Also there is another young upper-class Jewish woman who is rebellious in wildly different ways than Ester is; a pair of brothers who are both interested in marrying Ester for profoundly different reasons, neither of which is true love; and, for a brief period of time, a love interest. The love interest is hilariously lacking in personality and equally hilariously irrelevant to Ester's life on the whole, and mostly exists to trigger a series of philosophical musings related to desire about which Ester can fight with Spinoza. I guess The Distant Shadow Of Spinoza is also one of Ester's most significant relationships.

Anyway, I appreciate the weighting of these relationships, and the way in which the narrative emphasis shifted from what I expected, and especially all the relationships that were not grounded in romance, but in other forms of love and duty and resentment and complicated emotional bonds.

And ... then there's our modern academics.

Helen Watt is a stiff-necked elderly British specialist in Jewish history, who is on the verge of retirement due to Parkinson's disease. Helen has a Tragic Backstory: in her youth, she spent a month as a volunteer in Israel in the 1950s and had a summer fling. Sorry, let me rephrase: she met an Israeli soldier who was the love! of her life!! (For a month.)

The pivotal scene in their romance occurs when Helen shows up for one of their few actual shared off days to have a date, and he hands her a copy of The History of the Jewish People and then LEAVES and REFUSES TO COME BACK until she's READ IT COVER TO COVER. This is the only way she can understand our endless, endless oppression!

(Meanwhile, he lurks outside, and periodically brings her snacks. THIS SCENE IS SOMEHOW NOT MEANT TO BE COMIC.)

Alas, Young Helen in her frailty decides it's all a LITTLE too much for her, and subsequently regrets her lost love until the end of her days. But, inspired by the world's weirdest date, she decides to dedicate her life to the study of Jewish history, so I guess ... that's all right .....?

She is assisted in her endeavors by Aaron, the third POV character. Aaron is an insufferable American Jewish Ph.D. student. He is working on a dissertation about Shakespeare and the Jews, for which he has no evidence, so instead he spends the entire book obsessing over an unattainable Cool Girl. (And she is so textbook Cool Girl! The coolest girl of all! A girl who poses nude for artists who capture a certain something about her, a girl who's just realer than other girls, THE MAGICAL IDEAL.) He sends her incredibly long, pompous emails after a one-night stand which took place on an evening in which "he waited until Marisa was on her second beer -- he kept track from a distance, biding his time. When he approached at last, his own untouched beer dangling casually in his hand --" OKAY AARON, THANKS AND GOODBYE, YOU AND I ARE DONE.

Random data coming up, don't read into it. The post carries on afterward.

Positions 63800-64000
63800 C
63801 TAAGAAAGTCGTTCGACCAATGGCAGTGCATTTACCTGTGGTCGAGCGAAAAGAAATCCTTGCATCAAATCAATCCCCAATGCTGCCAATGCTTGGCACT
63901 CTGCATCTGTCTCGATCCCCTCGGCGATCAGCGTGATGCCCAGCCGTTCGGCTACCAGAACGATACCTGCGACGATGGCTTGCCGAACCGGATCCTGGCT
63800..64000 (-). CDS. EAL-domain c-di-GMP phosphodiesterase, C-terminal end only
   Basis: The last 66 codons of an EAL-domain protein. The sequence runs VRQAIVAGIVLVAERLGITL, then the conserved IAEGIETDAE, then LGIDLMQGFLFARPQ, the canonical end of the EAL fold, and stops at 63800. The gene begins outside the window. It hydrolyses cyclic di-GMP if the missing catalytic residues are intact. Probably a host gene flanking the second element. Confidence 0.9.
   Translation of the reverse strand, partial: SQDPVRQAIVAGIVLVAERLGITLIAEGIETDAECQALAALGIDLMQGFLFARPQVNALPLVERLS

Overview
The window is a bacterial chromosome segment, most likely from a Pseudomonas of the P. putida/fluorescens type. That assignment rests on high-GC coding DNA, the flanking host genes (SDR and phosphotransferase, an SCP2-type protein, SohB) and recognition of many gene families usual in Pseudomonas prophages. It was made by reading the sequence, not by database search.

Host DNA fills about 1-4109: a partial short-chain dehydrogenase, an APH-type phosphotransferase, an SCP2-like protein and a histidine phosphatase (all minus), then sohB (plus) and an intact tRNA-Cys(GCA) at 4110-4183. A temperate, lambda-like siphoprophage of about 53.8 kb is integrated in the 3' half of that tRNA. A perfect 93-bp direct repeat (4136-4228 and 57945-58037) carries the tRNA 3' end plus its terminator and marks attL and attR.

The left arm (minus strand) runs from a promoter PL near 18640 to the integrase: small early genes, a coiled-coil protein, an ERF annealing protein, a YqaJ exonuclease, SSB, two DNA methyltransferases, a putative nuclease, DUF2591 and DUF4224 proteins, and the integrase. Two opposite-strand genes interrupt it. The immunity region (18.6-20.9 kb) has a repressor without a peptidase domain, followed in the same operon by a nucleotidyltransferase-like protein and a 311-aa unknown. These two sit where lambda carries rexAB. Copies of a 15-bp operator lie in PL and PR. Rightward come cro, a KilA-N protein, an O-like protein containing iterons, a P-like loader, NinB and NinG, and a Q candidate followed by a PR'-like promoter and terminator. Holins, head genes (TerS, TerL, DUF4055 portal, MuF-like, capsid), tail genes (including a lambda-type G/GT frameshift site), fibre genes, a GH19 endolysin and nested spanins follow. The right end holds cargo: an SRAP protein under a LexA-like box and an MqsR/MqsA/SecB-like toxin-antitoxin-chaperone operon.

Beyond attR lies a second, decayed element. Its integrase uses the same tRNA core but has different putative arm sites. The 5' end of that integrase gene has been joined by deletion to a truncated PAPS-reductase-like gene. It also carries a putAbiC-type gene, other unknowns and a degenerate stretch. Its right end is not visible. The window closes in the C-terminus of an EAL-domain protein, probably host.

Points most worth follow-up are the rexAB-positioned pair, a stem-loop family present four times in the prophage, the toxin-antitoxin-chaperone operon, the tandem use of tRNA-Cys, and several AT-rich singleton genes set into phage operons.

But alas, we are not done with Aaron, we are not done with Aaron at all. Eventually Aaron does come to realize that he's insufferable! A significant part of this realization comes when he visits an archive and meets a shy, demure archivist who's bad at flirting, and is suddenly struck by how desperately sad it is that people like her may never find love because they're all overlooked by assholes like him. If only people like him paid attention to people like her, their lives might be fulfilling and the world would be better! ALAS.

(There are two other archivists in the book, The Interchangeable Patricias. They have a few moments of heroically rising to Helen's aid but mostly their role is to stand as icily competent, largely humorless glowering gate-guards over the sacred text, because of course.)

So basically everything about the modern sections was nonsense to me. (Also, I got mad every time they found a document that explained to them a Piece of the Mystery in a way that was way too narratively convenient. 'Oh, look, Ester doodled out her real name and her fake name next to each other and added a note that said 'HEY IT'S ALL MY NAMES!' Isn't that handy!')

Still, Ester's story in and of itself was good and compelling and interesting, and grudgingly I became invested in it despite myself...

And then spoilers! )

icons: Love 020

Sep. 14th, 2017 10:34 am
meganbmoore: (paladins: yan yu/mo le: pre-angstplosion)
[personal profile] meganbmoore
 157 x Love 020



here )

(no subject)

Sep. 13th, 2017 10:38 pm
skygiants: Sheska from Fullmetal Alchemist with her head on a pile of books (ded from book)
[personal profile] skygiants
Juliet Takes a Breath was our book club book for the month of August. I am glad for the existence of this book in the world and I am glad I read it, and with that said my experience of reading it was largely one of OVERWHELMING CONTACT EMBARRASSMENT.

Juliet Takes a Breath is the coming-of-age story of Juliet Milagros Palante, a young Puerto Rican lesbian from the Bronx who's spending the summer of 2002 interning in Portland, Oregon! with international feminist sensation Harlowe Brisbane! author of "Raging Flower," a book about VAGINA POWER!

Unsurprisingly, pretty much every time Harlowe Brisbane spoke a sentence I wanted to retract my head all the way back inside my nonexistent turtle shell until a million years had passed and womyn power white lady feminism was a thing that could be discussed with distant scholarly complacency, like galvanism or the Cathar heresy. This is completely expected and indeed clearly intended by the book, but nonetheless, OH LORD.